2020 has been a year of radical change. Societal shifts and changes in mindset that often come over a period of years have been compacted into six months – a necessary move as Covid-19 continues to wreak havoc on the world.
The education system was already showing signs of strain before Covid-19 hit. Schools were having to reduce hours, teachers were forced to buy their own supplies for the classroom, and the emphasis on STEM has ripped a hole in the provision of creativity. It has increasingly seemed as though the system was a few years away from disaster.
That isn’t to say teachers haven’t been trying – my word teachers are some of the hardest working people around, and their efforts during Covid-19 to try and keep a sense of normality and uninterrupted education has been admirable. The issues facing the education sector seem to go deeper, and are symptomatic of a system that is built on a very archaic approach to education.
Much like with software, and how you accrue technical debt by simply building upon an old foundation rather than starting new, the education system has seen sweeping changes since it was formalised in 1918, but those foundations haven’t really changed in the 102 years since.
With parents having to quickly learn how to homeschool during lockdown, and teenagers having their whole futures decided (and horrendously botched) by algorithms, 2020 in particular has been a true test of the education system, and even now things aren’t back to ‘normal’.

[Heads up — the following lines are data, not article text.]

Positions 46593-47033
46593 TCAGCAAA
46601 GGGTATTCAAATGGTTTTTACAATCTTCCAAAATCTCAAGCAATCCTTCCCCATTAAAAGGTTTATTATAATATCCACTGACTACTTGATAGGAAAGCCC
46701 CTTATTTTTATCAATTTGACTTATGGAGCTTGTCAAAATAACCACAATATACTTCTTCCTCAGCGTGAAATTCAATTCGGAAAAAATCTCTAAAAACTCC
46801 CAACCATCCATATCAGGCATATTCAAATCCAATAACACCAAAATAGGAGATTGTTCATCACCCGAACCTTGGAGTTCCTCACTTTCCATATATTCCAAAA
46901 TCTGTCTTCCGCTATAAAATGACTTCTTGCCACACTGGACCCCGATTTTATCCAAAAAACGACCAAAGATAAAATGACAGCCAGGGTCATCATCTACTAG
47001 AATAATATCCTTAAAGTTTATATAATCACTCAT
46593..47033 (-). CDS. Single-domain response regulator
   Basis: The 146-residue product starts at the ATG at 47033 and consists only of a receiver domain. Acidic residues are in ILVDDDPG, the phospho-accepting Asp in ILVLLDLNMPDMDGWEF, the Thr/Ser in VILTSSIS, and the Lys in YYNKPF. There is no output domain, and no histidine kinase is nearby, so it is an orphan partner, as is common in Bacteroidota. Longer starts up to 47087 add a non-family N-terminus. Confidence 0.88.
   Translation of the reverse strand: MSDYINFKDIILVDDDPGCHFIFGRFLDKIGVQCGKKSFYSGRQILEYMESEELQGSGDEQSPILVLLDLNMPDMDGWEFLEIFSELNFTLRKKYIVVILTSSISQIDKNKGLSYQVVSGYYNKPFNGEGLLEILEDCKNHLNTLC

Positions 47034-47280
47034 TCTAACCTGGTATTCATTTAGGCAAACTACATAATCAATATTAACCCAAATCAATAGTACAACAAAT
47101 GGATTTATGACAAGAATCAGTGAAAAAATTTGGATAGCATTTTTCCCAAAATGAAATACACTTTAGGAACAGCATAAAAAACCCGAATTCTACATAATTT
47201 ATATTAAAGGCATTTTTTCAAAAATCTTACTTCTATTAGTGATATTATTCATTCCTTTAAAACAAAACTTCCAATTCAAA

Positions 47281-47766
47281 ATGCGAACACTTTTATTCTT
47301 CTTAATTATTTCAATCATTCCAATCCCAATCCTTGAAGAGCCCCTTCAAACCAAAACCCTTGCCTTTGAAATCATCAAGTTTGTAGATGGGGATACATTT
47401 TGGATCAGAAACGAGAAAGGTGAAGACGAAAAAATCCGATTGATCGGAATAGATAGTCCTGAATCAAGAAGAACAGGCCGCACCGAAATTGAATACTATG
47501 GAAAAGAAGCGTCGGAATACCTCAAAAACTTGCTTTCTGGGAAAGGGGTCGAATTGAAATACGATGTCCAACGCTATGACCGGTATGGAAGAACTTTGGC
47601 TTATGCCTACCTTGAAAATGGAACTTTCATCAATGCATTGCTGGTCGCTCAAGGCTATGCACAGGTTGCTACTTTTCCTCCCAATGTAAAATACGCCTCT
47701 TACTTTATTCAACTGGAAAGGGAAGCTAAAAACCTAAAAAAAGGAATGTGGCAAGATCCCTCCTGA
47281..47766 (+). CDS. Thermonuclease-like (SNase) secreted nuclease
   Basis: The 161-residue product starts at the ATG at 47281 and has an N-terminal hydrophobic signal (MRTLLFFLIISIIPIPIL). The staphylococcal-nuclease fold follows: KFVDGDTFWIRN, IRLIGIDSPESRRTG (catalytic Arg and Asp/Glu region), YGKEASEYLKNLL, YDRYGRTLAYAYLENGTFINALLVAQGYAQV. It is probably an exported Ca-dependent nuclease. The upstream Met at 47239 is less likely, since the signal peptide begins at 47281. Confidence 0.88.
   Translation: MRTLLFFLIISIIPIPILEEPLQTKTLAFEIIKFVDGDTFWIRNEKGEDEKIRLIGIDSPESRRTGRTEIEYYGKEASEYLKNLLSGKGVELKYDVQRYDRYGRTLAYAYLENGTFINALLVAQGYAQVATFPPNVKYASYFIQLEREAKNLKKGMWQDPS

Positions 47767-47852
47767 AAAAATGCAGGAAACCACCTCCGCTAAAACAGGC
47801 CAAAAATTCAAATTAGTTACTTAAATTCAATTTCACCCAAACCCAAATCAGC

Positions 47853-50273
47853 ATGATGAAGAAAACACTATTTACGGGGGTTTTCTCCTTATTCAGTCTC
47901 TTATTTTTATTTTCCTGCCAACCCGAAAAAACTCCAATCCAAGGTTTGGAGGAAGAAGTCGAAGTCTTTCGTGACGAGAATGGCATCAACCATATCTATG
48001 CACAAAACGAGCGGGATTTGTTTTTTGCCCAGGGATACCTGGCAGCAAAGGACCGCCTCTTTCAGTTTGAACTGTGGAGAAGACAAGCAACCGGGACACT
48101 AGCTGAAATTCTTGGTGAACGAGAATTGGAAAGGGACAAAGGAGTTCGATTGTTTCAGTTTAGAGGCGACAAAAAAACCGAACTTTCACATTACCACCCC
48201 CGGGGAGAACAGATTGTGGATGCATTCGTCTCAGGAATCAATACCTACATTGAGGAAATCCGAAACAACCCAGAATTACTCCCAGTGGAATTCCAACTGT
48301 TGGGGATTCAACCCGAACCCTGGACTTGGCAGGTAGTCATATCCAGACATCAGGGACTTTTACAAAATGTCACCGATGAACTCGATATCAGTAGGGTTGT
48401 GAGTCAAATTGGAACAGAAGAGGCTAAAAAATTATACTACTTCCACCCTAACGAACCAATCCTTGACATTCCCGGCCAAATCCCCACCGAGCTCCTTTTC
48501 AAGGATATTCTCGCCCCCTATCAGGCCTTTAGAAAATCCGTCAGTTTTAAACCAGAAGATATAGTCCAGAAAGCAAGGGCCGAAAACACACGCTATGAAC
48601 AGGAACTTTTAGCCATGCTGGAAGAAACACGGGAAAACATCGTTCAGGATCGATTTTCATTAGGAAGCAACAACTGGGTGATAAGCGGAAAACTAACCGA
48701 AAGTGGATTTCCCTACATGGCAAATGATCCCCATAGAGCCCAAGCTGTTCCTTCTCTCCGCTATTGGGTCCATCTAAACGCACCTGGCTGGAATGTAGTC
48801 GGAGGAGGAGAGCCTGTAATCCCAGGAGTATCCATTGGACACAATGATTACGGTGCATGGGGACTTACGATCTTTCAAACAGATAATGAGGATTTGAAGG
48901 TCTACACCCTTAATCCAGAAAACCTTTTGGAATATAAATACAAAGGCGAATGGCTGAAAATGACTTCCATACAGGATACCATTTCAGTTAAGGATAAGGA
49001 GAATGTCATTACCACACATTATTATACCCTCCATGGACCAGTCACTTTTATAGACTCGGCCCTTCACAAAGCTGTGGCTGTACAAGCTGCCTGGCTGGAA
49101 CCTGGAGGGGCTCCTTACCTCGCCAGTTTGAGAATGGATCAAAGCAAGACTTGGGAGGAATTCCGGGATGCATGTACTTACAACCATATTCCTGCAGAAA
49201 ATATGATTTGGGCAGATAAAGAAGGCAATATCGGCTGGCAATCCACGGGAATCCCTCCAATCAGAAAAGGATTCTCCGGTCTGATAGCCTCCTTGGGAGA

We at Voice want to seize this opportunity to reimagine what education could look like in 2020 and beyond. Freed from the burden of budgeting and implementation, we want to take a comprehensive look at what works, what doesn’t, and what needs to be changed to create a 21st Century education system that is inclusive and progressive.
We will look at the curriculum, introducing new subjects and refocusing the subject matter in those that exist. Building resilience, encouraging problem solving, and teaching children about mental health should be made a priority. A more honest and less rose-tinted view of Britain’s historic role on the global stage could be introduced, to better contextualise the conversations we’re now having around Black Lives Matter and slavery. We’ll look at school policies, including uniforms and punishments, and even question the necessity of being in a physical building every day.
So join us as we spend the next few months exploring what education could – or maybe should – look like in the 21st Century. We also invite you to propose your own ideas on how you’d change school. It could be one little thing, such as the start and finish times, or something more drastic like making school a three-day week and embedded work experience into the curriculum. Perhaps you’d like to see environmental studies become a mandatory subject, or exams be replaced by project-led work?
To join the conversation, just tag your posts ‘voiceschool’.